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A Dorset man has been ordered to pay £12,000 to Dorset County Council after a court found he falsely claimed he was injured by tripping in a pothole.

Kevin Richer, a self-employed bathroom fitter from Burton Bradstock, was found to have been fundamentally dishonest in a hearing at Weymouth County Court on Tuesday, 31 October.

Richer had brought an insurance claim against the county council alleging that in September 2013 he had tripped in a pothole in the road outside his home, snapping his Achilles tendon and breaking his finger.

The council raised doubts about Richer’s evidence from the start. Its solicitors requested access to his medical and ambulance records and asked questions about potential witnesses to the incident.

Richer’s witness, a friend, did not see the accident but provided a statement saying he had seen the pothole nine months before the alleged accident.

Richer failed to respond to several requests for more information. The council finally obtained a court order requiring him to do so and were granted access to records by his solicitors. But questions about the witness’ account remained unanswered.

Dave Watson, corporate insurance manager for Dorset County Council, said: ‘Ironically, Richer had given the ambulance crew contact details for his ex-partner, who we were seeking to contact as a witness. When we contacted her using the number on Richer’s ambulance record, she shed a different light on the accident.

‘She said that after dropping a key off at Richer’s home, he chased after her along the road and, as he reached out to grab her, simply fell over. There was no pothole and the accident occurred some distance from the location of the alleged defect.’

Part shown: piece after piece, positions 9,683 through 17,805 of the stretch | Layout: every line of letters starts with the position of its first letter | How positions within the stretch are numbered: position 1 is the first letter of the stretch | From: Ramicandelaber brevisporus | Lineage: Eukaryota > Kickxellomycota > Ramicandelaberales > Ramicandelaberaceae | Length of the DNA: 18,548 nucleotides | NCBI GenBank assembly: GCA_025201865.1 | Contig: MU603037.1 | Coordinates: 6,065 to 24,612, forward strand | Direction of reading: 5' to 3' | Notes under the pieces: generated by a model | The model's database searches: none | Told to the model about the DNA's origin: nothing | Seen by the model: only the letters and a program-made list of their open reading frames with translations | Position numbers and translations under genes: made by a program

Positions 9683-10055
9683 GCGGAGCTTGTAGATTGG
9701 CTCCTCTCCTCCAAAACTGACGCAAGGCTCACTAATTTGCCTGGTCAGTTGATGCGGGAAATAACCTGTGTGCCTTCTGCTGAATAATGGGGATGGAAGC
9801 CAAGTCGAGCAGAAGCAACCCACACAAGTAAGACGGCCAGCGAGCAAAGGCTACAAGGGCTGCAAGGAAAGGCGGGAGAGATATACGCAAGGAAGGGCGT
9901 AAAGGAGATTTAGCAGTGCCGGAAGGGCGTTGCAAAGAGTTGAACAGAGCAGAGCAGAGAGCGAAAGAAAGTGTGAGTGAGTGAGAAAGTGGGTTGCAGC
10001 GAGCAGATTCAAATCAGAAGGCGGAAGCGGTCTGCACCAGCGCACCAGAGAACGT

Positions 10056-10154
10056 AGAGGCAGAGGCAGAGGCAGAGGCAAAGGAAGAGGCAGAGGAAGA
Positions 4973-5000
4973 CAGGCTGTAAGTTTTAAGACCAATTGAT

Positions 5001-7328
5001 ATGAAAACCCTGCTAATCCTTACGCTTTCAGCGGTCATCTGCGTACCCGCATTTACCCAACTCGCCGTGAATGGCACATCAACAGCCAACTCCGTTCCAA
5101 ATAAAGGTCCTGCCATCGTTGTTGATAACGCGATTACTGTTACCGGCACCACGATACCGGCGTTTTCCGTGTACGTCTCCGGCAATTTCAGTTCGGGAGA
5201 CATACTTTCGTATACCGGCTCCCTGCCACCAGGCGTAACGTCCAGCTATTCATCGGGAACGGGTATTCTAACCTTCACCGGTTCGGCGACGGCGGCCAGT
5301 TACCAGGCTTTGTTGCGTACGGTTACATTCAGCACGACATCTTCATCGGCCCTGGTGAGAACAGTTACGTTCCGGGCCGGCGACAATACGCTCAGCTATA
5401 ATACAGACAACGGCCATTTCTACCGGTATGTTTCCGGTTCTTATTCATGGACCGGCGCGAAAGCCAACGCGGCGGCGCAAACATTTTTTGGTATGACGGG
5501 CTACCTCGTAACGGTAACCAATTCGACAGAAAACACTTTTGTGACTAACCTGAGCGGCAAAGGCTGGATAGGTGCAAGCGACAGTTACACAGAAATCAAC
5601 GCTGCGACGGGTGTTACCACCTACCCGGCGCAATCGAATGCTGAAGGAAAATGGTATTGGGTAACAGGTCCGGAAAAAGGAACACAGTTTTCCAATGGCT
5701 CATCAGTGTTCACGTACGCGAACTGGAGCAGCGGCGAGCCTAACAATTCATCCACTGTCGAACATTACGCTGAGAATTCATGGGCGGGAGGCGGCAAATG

The council applied for the new witness’ statement to be allowed as evidence. On receiving it, the claimant’s witness refused to attend court to give evidence on oath. The next day, Richer withdrew his claim, which would have deprived the council of the opportunity to recover its costs of more than £6,500 in solicitors’ fees.

The council decided that deliberately withholding information and withdrawing his claim after receiving contradictory evidence suggested Richer had been dishonest. It applied to have the withdrawal of the claim set aside and to pursue Richer for costs by inviting the court to make a finding of fundamental dishonesty.

On hearing the council’s evidence, the court criticised Richer for making no effort to explain why he was withdrawing his claim, for not attending the hearing and not seeking to dispute the evidence.

Deputy District Judge Jolley was satisfied on the face of the evidence that a finding of fundamental dishonesty could be made and ordered Richer to pay the council £11,985.05 in costs within 28 days.

Dave Watson added: ‘We challenged Richer’s withdrawal of his claim because of our suspicions about the claim, which grew to include his honesty and that of his witness. It transpired those suspicions were well-founded.

‘All claims received by the council are subject to scrutiny. Making a bogus or exaggerated claim could result in prosecution and a big legal bill.’

Councillor Tony Ferrari, Dorset County Council’s Cabinet member for community and resources, said: ‘The council has many responsibilities to our community, including caring for elderly residents and looking after children at risk. It is saddening that some individuals would try to deprive those services of the money they so badly need.’

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